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A cross-culture band exchange teaches both student and teacher

Posted by:
February 9, 2017
By Mandi LeCompte
Outreach Manager

Every other year the Tamana All Girls’ High School Band travels to Washington state for an exchange with the Graham Kapowsin High School and a friendship concert at PLU. The eight-year long relationship has created bonds that stretch across the ocean. This year, three Graham Kapowsin students traveled to Japan with Assistant Professor of Music Ron Gerhardstein to participate in the New Year Concert. Gerhardstein embarked on his travel as both teacher and student.

When Gerhardstein traveled to Japan this J-term, his goals were to observe, ask questions, listen and learn. The purpose: to study the cultural and musical exchange between Graham Kapowsin and the Tamana Band and the impact of it.

The Tamana band holds a gold medal in marching and concert band performance in a culture where band performance is a big deal. Music education in Japan is highly structured. Students meet before school for individual practice, warm up, or group sectional, and then meet after school, for up to five hours. They also work at length on Saturday and sometimes Sunday. The Tamana group is polished and performs at an extremely high level for an ensemble made up of 14-17 year-old students.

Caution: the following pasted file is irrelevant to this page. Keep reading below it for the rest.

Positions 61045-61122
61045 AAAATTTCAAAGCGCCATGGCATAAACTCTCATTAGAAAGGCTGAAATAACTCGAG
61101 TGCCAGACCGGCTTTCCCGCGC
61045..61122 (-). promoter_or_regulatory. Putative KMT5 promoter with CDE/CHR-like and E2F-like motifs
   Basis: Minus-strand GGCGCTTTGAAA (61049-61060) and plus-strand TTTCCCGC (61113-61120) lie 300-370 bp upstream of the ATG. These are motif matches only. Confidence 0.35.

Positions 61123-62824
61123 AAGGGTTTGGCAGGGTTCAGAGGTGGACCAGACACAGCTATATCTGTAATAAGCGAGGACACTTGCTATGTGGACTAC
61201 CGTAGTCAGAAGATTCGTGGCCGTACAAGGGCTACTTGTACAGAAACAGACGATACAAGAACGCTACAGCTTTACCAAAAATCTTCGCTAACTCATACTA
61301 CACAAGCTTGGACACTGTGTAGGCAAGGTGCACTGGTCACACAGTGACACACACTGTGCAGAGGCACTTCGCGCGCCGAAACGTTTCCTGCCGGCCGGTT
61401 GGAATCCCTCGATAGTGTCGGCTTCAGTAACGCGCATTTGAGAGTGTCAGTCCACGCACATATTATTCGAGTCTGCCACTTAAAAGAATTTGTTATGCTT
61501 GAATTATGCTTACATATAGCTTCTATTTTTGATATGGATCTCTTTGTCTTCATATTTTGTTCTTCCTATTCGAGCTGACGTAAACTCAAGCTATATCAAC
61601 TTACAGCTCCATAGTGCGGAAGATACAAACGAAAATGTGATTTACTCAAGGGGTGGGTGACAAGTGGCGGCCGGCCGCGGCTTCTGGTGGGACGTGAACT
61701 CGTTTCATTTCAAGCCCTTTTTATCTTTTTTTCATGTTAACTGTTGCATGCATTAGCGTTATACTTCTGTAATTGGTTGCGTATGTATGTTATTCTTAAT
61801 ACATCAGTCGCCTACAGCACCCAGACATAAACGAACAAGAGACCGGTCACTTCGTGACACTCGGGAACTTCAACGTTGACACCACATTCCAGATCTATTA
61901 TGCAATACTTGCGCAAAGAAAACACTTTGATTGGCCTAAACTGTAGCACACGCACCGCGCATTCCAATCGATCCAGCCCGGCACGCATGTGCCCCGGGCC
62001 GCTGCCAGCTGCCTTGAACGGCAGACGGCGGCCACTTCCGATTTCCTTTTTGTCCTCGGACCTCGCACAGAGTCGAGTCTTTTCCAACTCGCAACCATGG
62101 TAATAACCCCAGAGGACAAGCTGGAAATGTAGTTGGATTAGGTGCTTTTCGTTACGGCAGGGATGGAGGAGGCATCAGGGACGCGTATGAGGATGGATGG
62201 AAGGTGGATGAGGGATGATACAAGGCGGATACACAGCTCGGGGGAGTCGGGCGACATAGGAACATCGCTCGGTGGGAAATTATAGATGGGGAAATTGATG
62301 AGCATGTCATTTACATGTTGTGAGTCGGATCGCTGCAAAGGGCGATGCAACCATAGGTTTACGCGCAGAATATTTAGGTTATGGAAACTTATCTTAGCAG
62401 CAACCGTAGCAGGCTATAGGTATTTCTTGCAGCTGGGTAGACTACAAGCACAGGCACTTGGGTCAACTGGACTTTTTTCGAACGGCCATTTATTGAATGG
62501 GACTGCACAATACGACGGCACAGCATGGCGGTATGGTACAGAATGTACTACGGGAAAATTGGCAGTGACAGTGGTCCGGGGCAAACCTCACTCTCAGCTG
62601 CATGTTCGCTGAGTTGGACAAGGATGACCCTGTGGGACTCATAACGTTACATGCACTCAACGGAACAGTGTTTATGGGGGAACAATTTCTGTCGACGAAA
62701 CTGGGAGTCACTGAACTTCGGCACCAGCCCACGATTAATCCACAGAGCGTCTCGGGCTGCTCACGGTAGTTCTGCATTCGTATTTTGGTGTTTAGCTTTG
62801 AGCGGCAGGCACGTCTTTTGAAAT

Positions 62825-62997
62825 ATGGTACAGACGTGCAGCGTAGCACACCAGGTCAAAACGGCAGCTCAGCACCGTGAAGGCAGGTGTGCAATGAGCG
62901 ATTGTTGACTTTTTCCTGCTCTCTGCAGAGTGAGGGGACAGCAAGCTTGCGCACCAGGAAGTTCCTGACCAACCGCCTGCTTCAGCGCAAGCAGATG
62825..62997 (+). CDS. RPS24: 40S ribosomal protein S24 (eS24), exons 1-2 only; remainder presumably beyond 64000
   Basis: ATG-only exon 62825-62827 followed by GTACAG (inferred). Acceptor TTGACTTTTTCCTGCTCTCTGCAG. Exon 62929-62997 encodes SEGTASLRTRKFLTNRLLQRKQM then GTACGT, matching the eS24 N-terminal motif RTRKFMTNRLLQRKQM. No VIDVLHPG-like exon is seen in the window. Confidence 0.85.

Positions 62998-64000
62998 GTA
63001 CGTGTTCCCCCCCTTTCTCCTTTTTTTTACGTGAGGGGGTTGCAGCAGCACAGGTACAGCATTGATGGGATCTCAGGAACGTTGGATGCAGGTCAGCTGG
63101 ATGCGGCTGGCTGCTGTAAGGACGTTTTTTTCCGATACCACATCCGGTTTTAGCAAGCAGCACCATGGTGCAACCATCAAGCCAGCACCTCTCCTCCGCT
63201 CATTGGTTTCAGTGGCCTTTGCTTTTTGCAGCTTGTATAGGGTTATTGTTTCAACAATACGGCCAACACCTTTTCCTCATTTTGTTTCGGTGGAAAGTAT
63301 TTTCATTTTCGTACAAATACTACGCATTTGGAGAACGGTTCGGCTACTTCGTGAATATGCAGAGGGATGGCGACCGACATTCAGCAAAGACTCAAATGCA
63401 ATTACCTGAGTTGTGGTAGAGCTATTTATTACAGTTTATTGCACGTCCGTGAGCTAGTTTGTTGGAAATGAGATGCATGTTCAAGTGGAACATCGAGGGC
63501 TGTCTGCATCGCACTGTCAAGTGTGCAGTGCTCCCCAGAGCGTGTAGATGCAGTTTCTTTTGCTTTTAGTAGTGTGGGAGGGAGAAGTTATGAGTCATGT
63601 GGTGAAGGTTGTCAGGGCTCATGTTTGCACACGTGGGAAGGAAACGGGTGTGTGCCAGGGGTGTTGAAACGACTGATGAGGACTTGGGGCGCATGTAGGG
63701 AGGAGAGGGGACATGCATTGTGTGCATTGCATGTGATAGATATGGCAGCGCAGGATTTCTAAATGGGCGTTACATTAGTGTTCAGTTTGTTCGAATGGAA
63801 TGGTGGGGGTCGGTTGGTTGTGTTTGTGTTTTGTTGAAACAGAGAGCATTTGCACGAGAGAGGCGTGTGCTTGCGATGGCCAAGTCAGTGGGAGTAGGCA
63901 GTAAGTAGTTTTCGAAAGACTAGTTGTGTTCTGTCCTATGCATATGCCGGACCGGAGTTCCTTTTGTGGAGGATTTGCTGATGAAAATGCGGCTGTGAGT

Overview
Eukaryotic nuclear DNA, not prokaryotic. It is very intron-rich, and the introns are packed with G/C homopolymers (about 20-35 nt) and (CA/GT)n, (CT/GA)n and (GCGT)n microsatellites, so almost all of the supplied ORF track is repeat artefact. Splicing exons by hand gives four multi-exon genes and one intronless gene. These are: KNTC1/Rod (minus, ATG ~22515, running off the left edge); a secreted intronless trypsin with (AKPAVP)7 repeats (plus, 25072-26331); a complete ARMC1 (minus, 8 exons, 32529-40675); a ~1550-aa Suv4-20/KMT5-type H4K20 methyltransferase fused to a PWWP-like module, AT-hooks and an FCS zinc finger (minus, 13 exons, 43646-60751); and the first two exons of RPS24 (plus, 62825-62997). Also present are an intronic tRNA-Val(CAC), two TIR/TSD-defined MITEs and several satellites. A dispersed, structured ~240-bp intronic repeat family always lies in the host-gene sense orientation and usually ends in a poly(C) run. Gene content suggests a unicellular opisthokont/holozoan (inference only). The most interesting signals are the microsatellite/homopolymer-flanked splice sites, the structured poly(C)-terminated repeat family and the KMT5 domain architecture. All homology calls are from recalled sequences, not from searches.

“The Tamana Band practices with so much respect for the group effort,” Gerhardstein explained. “From this I’ve learned to give my best to not only do my part in helping others learn, but also to help others teach. The value of the group-effort is that we are all responsible for each other. Students end up teaching just as much as the conductor or director.”

In Japan, the band director comes to shape the music at the end after the girls have had individual practice, learned their music, had group sectionals and warmed up on their own. The group culture of students in Japan is in contrast to the individual culture of things in the U.S.

Gerhardstein sat with ​Yamamoto Sensei, the consultant and advisor to Tamana Band, to discuss Japanese teaching styles.

“He is very philosophical and responses to questions can be a bit of a winding path. I really enjoyed this thinking journey with him,” Gerhardstein remarked. “At one point he said ‘perfect preparation and attention to small details are the key to success.’ I have heard this before but it meant more to me coming from someone in a different culture. Attention to detail is evident in literally everything that I witnessed in Japan.”

Another lesson Gerhardstein gleaned was that music education is about having fun. The element of fun shows up in music repertoire and the addition of simple choreography for audience appeal.

The biggest benefit of the relationship is that the Tamana and Graham Kapowsin students  learn and experience the world not only through travel but through this musical and cultural exchange.  

“For our students at PLU, it is an amazing opportunity to have the Tamana Girls’ Band on our campus every two years,” Gerhardstein remarks. “They can learn a lot through sitting and listening to how this group sounds and to see them work in action.”

But with all the cultural differences there are some striking similarities. Both the New Year concert in Japan and the Friendship Concert at PLU have a tribute to graduating seniors.

“Everyone is always in tears and it is very touching,” Gerhardstein said. “Our students who see this can be reminded of the close relationships that music teachers develop with their students and how music binds us together. This crosses culture and helps us realize that people around the world really are all the same.”